The fight for affordable health care has been decades in the making, spanning several presidencies and with plenty of outside forces trying to stop it. Chris Hayes breaks down the decades it took for change. watch
Chris Hayes talks with two prominent Republicans about the House GOP's failed strategy to shut down the government -- Bruce Bartlett, former Senior Policy Analyst in the Reagan White House and former Deputy Assistant Secretary for Economic Policy in... watch
Marcelas Owens was 11 years old when he first stepped into the spotlight. " missed so much work that she lost her job. And along with her job, she lost her health care. And losing her health care ended up costing her her life," he said in 2010 addressing Democratic Senate leadership at a press conference. "And I wanted to finish her fight for healthcare," he declared.
Later that month a victorious Marcelas watched on as the president signed the Affordable Care Act into law. read more
Tuesday was a big day in the political world: The government officially shut down for the first time in 17 years and Obamacare implementation began with the opening of insurance exchanges. While the bickering continued in Congress, 800,000 government employees were furloughed, nearly 9 million low-income women and children saw their benefits threatened, and Republicans tried to downplay the shutdown's effects. read more
For 770 preschool-aged children in eastern Alabama, school is out indefinitely. Thanks to the government shutdown which began Tuesday morning, Cheaha Regional Head Start (CRHS) has had to close all 16 of its locations, furlough its 240 employees without pay, and tell parents to keep all of the program's students at home.
"There's nothing that we can do, and there's no way to head it off," said CRHS director Dora Jones. "It all depends on them passing this budget." read more
Rep. Dan Kildee joins Chris Hayes to express his frustration over the House GOP's handling of the continuing resolution, resulting in a government shutdown; then Joy Reid joins the discussion as the clock ticks down to shutdown. watch
Chris Hayes breaks down where we stand on the looming government shutdown: the Senate pressing the House to vote on and pass the clean CR, and the House’s decision to send the CR to a conference committee. Robert Costa joins Chris Hayes for more on the... watch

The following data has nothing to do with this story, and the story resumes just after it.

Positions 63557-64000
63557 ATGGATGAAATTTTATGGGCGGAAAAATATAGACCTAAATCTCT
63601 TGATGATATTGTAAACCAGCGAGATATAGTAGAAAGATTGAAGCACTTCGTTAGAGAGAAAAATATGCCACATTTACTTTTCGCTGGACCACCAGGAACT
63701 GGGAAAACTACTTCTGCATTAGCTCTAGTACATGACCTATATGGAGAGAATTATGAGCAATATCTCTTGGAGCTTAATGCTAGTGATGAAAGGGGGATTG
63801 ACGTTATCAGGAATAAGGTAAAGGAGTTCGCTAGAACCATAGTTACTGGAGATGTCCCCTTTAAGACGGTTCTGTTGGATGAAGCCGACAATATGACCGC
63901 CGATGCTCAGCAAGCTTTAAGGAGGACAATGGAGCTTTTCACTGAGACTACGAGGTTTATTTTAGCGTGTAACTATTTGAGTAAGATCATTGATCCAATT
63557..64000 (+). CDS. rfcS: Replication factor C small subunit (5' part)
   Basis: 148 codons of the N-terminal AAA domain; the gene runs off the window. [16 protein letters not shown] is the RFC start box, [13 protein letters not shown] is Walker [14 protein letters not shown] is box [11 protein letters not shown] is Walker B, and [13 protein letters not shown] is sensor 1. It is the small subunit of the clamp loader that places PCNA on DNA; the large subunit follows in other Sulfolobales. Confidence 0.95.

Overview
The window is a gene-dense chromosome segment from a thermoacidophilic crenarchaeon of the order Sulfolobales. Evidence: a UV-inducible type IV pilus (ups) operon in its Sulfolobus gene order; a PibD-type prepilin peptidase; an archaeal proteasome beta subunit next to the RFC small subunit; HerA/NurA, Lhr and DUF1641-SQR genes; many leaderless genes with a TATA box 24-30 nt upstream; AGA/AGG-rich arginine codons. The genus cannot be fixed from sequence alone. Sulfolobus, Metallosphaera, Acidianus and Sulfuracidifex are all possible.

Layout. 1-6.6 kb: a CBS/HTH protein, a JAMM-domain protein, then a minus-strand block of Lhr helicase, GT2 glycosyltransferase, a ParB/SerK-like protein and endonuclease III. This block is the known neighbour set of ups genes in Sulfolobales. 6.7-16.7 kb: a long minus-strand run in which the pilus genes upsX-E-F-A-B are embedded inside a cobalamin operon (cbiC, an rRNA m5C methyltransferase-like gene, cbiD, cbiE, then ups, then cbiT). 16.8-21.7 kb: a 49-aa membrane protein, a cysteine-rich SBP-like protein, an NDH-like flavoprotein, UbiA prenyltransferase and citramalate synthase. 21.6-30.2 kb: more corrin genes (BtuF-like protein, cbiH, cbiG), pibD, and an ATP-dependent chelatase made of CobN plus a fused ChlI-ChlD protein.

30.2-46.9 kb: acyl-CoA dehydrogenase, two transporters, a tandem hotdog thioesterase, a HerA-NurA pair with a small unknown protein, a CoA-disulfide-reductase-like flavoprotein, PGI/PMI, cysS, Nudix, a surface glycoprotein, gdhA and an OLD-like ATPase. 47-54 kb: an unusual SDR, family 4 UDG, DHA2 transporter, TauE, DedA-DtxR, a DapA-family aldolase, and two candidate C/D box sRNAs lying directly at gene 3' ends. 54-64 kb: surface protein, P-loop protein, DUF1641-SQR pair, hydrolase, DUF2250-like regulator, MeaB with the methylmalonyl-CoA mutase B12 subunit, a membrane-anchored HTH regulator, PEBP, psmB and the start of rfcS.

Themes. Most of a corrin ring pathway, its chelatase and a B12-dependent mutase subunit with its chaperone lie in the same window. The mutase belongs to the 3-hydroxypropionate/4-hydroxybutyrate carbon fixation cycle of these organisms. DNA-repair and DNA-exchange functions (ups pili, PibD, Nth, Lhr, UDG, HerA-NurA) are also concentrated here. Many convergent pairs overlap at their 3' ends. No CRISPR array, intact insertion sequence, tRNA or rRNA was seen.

The votes to pass a clean Continuing Resolution are there if House Speaker John Boehner, R-Ohio, wants them. Chris Hayes talks withCongressman Jerry Nadler, D-N.Y., and Matt Welch, Editor-in-Chief of Reason Magazine, about the GOP's hostage strategy... watch
In exchange for funding the government, House Republicans want to get rid of government payments for health care of members of Congress and their staff. Chris Hayes talks with Congressman Chris Van Hollen, D-Md., the Ranking Member on the House Budget... watch
Attorney General Eric Holder says the Justice Department will challenge North Carolina's new and restrictive voter ID law. Meanwhile, North Carolina's Republican Governor Pat McCrory says he finds the DOJ's allegations "without merit". Chris Hayes... watch
1. McDonald's has a new product and it looks like ehm ...
2. American stars have Russian doppelgangers.
3. Lots of creative ways to commemorate the end of Breaking Bad:
(a) Breaking Bad characters as wholesome comics we all love.
(b) Ann Coulter and Rosie O'Donnell show their love
(c) Breaking Bad doesn't have to end. It can be reborn.
Chris Hayes lists the three most awesomest things on the Internet for Monday: A superfail by a neighborhood fast food restaurant; Russia comes to Hollywood; and why "Breaking Bad" wouldn't quite work in Canada. watch